A Praise and Worship Jubilee
In an endless sea of new music, sometimes it’s easy to put your ears on autopilot and just allow one song to blend into another, one artist into the next. That would be a mistake with the music of pastor and worship leader Jason Nelson. Nelson’s new CD, Shifting the Atmosphere, recorded live in Baltimore, Maryland, is a 12-track gift of praise and worship that you don’t want to consign to that “generic music” category.
A Baltimore native, Nelson understands his music ministry as a “complement to his pastoral assignment” at the Greater Bethlehem Temple Church in Randallstown, Maryland. Particularly noteworthy is the fact that he participates within the worship moment he facilitates for others. At unpredictable moments, he slips into an intimate interval of thanksgiving or a vulnerable profession of love for God. The earnestness of such moments gives credibility to Nelson’s project. Witnessing his “shift” from the posture of worship leader to worshiper invites the listener to undergo a similar internal transition.
The new album has a taut feel — there are no throwaway tracks. Nelson comments on this dynamic, stating that he “worked hard to put together a CD with no fillers.” Each song advances the theme of shifting the atmosphere. “Don’t Count Me Out” is a hopeful affirmation, rooting positive expectation in the conviction that because God doesn’t count us out, neither should we count ourselves out. “No Words” merits special mention. The song elegantly captures an enduring paradox of faith: no concepts adequately describe God’s grandeur, yet we must speak to give voice to the hope of glory that lies within us. “Dominion” is another standout. It acknowledges that external conditions impact our lives, but denies that such circumstances exhaustively determine our lives. Finally, I must note that midway through the project, the listener is treated to a resplendent rendition of the hymn “Love Lifted Me.”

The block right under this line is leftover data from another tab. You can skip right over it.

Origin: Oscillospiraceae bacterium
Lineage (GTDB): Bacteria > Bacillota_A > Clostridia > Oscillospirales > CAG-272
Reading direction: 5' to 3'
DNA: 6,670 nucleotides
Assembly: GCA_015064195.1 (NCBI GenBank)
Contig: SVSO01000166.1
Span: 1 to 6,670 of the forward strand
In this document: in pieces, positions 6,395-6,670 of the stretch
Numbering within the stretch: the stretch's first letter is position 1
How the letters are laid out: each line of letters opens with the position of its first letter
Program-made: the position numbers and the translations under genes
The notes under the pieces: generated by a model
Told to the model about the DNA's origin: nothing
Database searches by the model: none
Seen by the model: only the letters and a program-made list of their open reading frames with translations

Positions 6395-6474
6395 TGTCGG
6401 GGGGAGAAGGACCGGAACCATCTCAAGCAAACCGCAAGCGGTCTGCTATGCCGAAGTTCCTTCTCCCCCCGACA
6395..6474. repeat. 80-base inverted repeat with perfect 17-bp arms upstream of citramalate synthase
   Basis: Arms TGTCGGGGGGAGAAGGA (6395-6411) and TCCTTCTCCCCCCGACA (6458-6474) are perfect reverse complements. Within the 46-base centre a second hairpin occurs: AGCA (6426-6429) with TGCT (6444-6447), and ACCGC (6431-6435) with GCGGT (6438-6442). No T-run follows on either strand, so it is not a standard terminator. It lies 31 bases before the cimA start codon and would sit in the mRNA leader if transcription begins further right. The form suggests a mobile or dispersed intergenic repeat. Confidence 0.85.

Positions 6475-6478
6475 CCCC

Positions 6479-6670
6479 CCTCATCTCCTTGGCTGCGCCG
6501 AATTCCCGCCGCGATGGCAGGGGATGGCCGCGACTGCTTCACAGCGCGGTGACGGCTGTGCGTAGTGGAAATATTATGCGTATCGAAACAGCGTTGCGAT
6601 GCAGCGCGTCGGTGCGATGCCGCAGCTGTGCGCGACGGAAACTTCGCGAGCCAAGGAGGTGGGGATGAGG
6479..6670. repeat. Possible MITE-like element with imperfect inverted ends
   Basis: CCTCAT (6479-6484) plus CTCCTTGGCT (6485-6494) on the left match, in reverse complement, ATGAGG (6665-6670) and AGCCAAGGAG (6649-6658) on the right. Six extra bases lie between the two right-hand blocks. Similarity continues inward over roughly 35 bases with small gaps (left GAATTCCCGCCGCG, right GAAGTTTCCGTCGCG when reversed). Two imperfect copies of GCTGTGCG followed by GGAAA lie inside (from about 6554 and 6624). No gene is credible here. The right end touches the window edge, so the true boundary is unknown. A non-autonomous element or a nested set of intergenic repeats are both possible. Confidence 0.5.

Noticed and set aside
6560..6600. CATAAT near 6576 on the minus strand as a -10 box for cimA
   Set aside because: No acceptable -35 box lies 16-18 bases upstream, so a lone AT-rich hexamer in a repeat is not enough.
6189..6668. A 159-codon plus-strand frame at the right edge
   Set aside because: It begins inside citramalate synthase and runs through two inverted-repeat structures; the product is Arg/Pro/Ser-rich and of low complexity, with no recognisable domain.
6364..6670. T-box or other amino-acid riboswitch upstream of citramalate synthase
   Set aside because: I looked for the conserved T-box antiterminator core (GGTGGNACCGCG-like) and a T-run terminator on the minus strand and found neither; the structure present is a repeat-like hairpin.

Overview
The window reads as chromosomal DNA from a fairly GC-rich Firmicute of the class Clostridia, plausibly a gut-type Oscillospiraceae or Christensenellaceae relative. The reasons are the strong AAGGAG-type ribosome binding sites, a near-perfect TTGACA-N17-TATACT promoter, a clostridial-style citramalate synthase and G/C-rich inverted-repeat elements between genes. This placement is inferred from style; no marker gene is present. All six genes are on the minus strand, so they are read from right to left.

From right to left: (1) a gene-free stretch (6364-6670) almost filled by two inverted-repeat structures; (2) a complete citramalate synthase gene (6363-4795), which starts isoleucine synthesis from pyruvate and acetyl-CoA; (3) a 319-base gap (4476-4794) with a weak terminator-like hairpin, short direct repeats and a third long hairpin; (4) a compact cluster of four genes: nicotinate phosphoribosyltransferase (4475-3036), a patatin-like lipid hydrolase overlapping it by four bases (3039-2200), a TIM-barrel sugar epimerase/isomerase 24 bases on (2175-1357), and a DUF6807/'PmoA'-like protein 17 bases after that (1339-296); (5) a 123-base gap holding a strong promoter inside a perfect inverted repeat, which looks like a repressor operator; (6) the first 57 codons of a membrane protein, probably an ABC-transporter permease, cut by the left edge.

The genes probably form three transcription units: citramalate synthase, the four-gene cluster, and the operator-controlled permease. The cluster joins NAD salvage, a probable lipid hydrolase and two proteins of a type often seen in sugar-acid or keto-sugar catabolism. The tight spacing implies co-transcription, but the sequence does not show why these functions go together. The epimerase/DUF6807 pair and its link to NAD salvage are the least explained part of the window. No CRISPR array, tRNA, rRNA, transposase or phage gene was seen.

Months ago, I heard Mr. Nelson perform “Jubilee,” one of the album’s opening songs, at Allen Cathedral. He introduced the song by explaining the biblical tradition of Jubilee. Nelson mentioned that Jubilee represents a communal announcement of liberation: forgiving debts, returning land to its original holders, and setting the captives free. Next, he transitioned into a personal — and soul-stirring — appropriation of that tradition with a song of empowerment in the midst of impediments to fulfilling God’s purposes for our lives.
Calling his family his “greatest accomplishment,” Nelson speaks proudly of his wife Tonya and their children, Jaelyn and Jason Christopher. A skilled singer-songwriter, he composed the majority of the songs on Shifting the Atmosphere. Shifting is an engaging, well-executed, and uplifting album. The Verity Records project was released earlier this week. I wholeheartedly recommend the album to music lovers everywhere, particularly those who appreciate contemporary gospel music.
Check out a recent interview with Pastor Nelson below: